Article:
The primary task for each person who has lived through a traumatic event is to come to terms with what it means to him or her. We bring different life histories and experiences to bear, and we will not all have the same reactions. Grief, guilt, loss of control and helplessness, rage, fear, and anxiety about the event, are all common reactions after exposure to trauma.

Moreover, our main concerns may shift with the passage of time, after things have settled down, or with new information. Helplessness may turn into anger for one person, while for another the desperate need for revenge morphs into sadness and an overwhelming sense of loss and isolation. Thus, just as intrusion and avoidance oscillate and change, the preoccupations can be volatile, changing rapidly or changing more gradually.

Some mental health professionals present processes like grieving or coming to terms with trauma as following a set sequence of phases or processes. And though there are common themes, and typical symptoms and reactions to trauma, there is no universal course that recovery follows. It is important, consequently, to be comfortable with being at whatever place you find yourself, and to not be alarmed if others around you are at a different place.

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Coping Techniques
One of the best ways to cope with the effects of trauma is to do something that most of us find we want to do naturally-tell our story to others who want to listen.

Talk to those who want to and are able to listen. Be aware that there will be times when others aren't able to or don't want to listen. Similarly, listening to others will help you cope-both listening and telling bring people together, let them feel understood, and counter feelings of isolation and alienation, feelings that may easily arise after trauma. Help others if helping doesn't deplete you-but be sure to take care of yourself so you can effectively help others.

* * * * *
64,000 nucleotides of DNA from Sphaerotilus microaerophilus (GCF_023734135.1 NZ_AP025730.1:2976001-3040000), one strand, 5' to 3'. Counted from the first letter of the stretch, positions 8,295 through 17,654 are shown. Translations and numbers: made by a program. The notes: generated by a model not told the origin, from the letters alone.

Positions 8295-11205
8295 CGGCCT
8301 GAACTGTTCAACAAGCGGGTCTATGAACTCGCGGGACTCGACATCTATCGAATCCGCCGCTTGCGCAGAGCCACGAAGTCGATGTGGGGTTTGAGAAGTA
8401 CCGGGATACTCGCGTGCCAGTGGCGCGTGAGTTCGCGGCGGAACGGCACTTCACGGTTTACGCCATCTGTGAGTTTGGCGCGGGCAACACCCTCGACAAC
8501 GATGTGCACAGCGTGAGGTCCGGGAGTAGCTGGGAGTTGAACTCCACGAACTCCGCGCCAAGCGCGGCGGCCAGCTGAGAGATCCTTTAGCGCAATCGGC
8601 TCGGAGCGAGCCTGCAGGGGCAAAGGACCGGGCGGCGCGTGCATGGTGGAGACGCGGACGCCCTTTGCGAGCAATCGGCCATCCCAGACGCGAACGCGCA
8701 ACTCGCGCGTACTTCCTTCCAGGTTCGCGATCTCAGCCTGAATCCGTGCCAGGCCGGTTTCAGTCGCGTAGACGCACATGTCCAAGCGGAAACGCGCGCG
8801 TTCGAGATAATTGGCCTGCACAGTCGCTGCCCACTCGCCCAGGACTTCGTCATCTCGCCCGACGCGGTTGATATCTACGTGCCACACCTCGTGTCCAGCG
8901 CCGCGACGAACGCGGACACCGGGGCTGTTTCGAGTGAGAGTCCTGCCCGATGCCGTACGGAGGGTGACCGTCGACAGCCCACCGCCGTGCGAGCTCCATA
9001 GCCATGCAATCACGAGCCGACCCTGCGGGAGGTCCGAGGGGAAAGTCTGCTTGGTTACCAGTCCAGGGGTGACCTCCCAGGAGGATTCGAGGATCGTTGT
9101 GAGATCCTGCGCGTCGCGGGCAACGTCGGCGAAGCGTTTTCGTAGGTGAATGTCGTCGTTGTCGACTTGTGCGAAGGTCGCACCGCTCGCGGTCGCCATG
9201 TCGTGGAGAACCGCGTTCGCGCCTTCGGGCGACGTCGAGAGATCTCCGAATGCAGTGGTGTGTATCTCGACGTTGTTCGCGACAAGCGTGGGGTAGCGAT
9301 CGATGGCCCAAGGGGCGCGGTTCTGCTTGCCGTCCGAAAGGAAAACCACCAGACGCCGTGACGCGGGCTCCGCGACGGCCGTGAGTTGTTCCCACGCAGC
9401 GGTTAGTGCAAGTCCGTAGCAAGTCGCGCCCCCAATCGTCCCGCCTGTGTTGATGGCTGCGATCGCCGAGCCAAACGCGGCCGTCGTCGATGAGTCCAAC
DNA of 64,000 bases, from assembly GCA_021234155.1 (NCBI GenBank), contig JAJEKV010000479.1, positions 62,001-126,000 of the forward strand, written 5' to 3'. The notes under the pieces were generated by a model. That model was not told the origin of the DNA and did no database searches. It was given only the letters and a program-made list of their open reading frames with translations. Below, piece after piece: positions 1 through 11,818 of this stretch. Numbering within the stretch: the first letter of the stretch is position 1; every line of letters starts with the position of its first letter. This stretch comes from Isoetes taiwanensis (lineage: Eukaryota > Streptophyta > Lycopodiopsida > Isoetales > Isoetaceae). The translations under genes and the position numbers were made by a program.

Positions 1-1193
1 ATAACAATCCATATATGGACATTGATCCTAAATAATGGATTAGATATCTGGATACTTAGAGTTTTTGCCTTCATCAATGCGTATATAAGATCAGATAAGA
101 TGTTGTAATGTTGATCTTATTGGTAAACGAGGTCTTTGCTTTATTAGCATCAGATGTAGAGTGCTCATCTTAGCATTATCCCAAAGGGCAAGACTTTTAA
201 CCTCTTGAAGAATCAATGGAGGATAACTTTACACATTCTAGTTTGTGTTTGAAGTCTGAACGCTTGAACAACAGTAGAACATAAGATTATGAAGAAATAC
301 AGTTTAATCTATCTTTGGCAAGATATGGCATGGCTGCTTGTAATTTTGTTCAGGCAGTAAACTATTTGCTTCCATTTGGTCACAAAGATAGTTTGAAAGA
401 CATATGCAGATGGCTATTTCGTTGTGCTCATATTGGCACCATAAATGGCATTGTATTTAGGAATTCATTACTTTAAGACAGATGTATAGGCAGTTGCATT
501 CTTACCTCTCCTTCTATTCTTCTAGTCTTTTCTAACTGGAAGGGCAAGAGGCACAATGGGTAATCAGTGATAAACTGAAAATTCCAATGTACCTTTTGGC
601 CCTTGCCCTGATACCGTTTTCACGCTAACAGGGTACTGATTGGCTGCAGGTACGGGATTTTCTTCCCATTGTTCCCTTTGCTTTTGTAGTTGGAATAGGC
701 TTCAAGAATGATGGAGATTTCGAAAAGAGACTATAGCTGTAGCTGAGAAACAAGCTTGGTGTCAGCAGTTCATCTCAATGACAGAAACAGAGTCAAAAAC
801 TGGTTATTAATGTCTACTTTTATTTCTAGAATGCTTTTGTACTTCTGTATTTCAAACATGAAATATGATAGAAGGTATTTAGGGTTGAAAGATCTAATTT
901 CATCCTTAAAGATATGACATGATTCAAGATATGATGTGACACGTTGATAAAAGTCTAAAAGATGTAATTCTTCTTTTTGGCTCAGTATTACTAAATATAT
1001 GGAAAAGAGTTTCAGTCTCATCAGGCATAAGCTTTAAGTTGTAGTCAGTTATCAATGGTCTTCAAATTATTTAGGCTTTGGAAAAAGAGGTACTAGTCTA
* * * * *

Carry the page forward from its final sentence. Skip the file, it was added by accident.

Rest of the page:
Protect yourself from information overload
Another way to cope is to turn away from the information overload periodically-turn off the television or radio, and stop surfing the Internet for the latest bulletin. Our need for information is driven by our need to regain a sense of control, but when the world is still rocking, real control is not yet available.

Be prepared for future catastrophe
Make preparations to be better prepared for future catastrophes or disasters-this is an arena in which authentic control is available. For example, for those who live in earthquake country, work out a plan to have an out-of-state point of contact, so when local phones are down, scattered family members can each call and give a location update.

Avoid 'escapist' behavior
Finally, avoid alcohol, drugs, or immersion in work as a way to distract yourself from the traumatic feelings. Better to deal with the painful feelings as they happen than to put them aside.

Seeking Professional Help
Time is the great healer for those exposed to trauma. If your reactions intensify with the passage of days and weeks and months, or your reactions simply don't begin to remit, then it is wise to consider seeking professional help from a mental health expert. In the early days and weeks after the event, medication for help with sleep can be immensely restorative-but consult a physician before taking sleeping pills.

Posttraumatic stress disorder
Those with the most intractable and severe symptoms following trauma suffer from posttraumatic stress disorder, which can be diagnosed only after at least one month post trauma.

Research in the field has shown that those with a history of prior trauma, prior adjustment problems, or extremely strong emotional reactions during and immediately after the trauma are at somewhat higher risk for posttraumatic stress disorder than others, but the increased risk is not substantial.

Some of my own work has shown that those whose reactions during and immediately after the trauma were characterized by stark feelings of unreality, palpable disconnection from bodily sensations, a sense of watching what was happening to them as if it were a movie or play, or a profound chaos and disorganization, are also at somewhat increased risk for a more difficult recovery.

Nonetheless, this same research has also shown that the vast majority of those exposed to traumatic events eventually regain their balance psychologically and move forward in the world-albeit a world that is forever different from the world they knew before the tragedy occurred.

Acceptance of the fact that the world will never be quite the same after a trauma is the most critical task of coming to terms with the trauma.